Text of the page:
Neil Humphreys: In worst of times, the best sides of football emerge
Sport fights coronavirus with kindness, empathy and funny Fabregas
Right now, Cesc Fabregas is winning the Internet.
In a crowded field, the AS Monaco midfielder has surged ahead with his viral video, which spoofs the Eddie Murphy classic Coming to America.
On his Monaco balcony, Fabregas bellows a hearty "good morning" to his Monaco neighbours. Someone screams the "f" word at him. Fabregas innocently shouts the "f" word back, and you probably had to be there.
And you needed to have watched Coming to America to get the reference.
But Fabregas' video, mocking his self-isolation, is genuinely funny, revealing a side of the modern footballer so rarely seen - the human side.
And maybe that's what the world needs now. We seek the human and the humane when dealing with something that affects humanity.
In the worst of times, the best of footballers is peeking above the parapet, as if to check to see if the timing is right for such a character revelation.
And it is. It really is.
The industrial sports complex doesn't typically allow its multi-millionaire minions to be anything other than sinewy sound-bites and tanned advertising hoardings.
Footballers are often interchangeable identikits, repeating the same asinine drivel in post-match interviews. The matches are usually left to speak for themselves.
But there are no matches. The modern footballer is in isolation, a tragic situation that has forced something more appealing to the come to the fore.
Like a reversal of the zombification process, real people with compassionate views for their industry are emerging through the fog of the coronavirus.
In his newspaper column, Wayne Rooney revealed a depth of empathy that had somehow buried itself for the last 15 years.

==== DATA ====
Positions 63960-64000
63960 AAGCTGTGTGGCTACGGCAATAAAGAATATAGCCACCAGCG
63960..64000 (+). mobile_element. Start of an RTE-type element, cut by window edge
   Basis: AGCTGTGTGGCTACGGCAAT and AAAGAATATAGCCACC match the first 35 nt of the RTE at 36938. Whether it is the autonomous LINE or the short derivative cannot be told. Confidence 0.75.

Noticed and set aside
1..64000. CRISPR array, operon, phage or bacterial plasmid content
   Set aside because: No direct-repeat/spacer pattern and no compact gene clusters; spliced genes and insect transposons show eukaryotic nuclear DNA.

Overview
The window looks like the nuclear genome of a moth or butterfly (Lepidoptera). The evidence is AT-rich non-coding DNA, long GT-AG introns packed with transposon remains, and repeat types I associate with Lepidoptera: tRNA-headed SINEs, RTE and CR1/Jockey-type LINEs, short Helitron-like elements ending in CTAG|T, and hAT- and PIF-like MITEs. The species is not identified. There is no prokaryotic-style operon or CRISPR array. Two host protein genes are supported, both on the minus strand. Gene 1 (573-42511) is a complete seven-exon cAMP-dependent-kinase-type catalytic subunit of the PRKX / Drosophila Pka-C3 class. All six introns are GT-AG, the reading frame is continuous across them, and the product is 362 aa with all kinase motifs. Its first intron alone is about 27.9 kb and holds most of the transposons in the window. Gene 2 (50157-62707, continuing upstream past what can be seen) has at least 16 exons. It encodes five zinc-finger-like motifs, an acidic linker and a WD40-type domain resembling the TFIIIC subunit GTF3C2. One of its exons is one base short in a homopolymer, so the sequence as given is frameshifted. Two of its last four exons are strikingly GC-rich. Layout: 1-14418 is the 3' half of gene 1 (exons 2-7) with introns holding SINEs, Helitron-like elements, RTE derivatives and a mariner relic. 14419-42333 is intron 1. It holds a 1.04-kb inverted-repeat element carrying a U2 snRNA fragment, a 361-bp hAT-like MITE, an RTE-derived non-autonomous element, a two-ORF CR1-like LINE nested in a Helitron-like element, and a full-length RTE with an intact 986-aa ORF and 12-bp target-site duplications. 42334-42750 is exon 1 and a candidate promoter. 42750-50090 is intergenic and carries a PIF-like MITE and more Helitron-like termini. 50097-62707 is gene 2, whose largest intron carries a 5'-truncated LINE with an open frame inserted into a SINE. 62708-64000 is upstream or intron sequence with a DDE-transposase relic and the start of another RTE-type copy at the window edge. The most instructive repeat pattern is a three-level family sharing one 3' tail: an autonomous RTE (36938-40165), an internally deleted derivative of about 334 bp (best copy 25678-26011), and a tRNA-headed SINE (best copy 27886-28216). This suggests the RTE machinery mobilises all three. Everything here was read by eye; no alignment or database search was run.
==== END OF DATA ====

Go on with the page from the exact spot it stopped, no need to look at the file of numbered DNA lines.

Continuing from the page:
He expressed his frustration that his profession had taken too long to put its employees first.
He criticised the English Premier League for not acting as swiftly as other European leagues in postponing fixtures and offered sympathy to Arsenal manager Mikel Arteta, who has tested positive for Covid-19.
Mostly, he conveyed a father's anger.
Had he caught the virus and passed it on to his children, he could never forgive himself or the game for making him play.
LIKE YOU AND ME
He didn't sound like a footballer any more. He sounded like you and me. He sounded like a scared father and a fearful son.
He wasn't alone. Everyone from Watford manager Nigel Pearson to pundits Gary Neville, Jamie Carragher and Gary Lineker implored the EPL to put health concerns ahead of financial considerations.
And in a scene from a Disney-esque fairy tale, men in suits gathered as grown-ups. They worked for the EPL, the English Football League, Uefa and every national football association in Europe and they all agreed. Imagine that.
They united in the common interest. Every major league stopped. Euro 2020 moved to June 2021. Just like that.
Ordinarily, it is in the job description for Uefa and Europe's domestic associations to disagree on everything from winter breaks, the video assistant referee to Financial Fair Play regulations.
But when a much darker perspective was forced upon the industry, they all saw the light. Decisions were taking unanimously and harmoniously.
In a moment of crisis, calmness prevailed. And then came the kindness.
At the other end of the spectrum, literally, at the bottom of League Two, Stevenage brushed aside their relegation fears and turned the club into a social service centre.
They have offered assistance to the elderly of Stevenage, with services including shopping, medicine collections and household cleaning.
Newcastle United donated all the food intended for their matchday executive boxes to the city's food banks. Others followed.
At Manchester City, the club are donating to homeless charities. More symbolically, perhaps, they are delivering large consignments of spring flowers to nearby care homes.
Yes, the bouquets are pocket change for a club owned by billionaires, but the message is important. The elderly are not being forgotten.
And then, finally, there is the nakedness.
Social media is awash with photos of semi-naked footballers indulging us with their fitness routines while in isolation.
Footballers on bikes with their kids or lifting weights or washing their hands in the bathroom or kicking toilet rolls around the living room are inadvertently showing us that despite their insane talent and wealth, they are pretty much the same as us.
They are just as bored, isolated and concerned for their families as we are.
Their posts are a reassuring reminder that we really are all in this together.
They just look much better with their shirts off.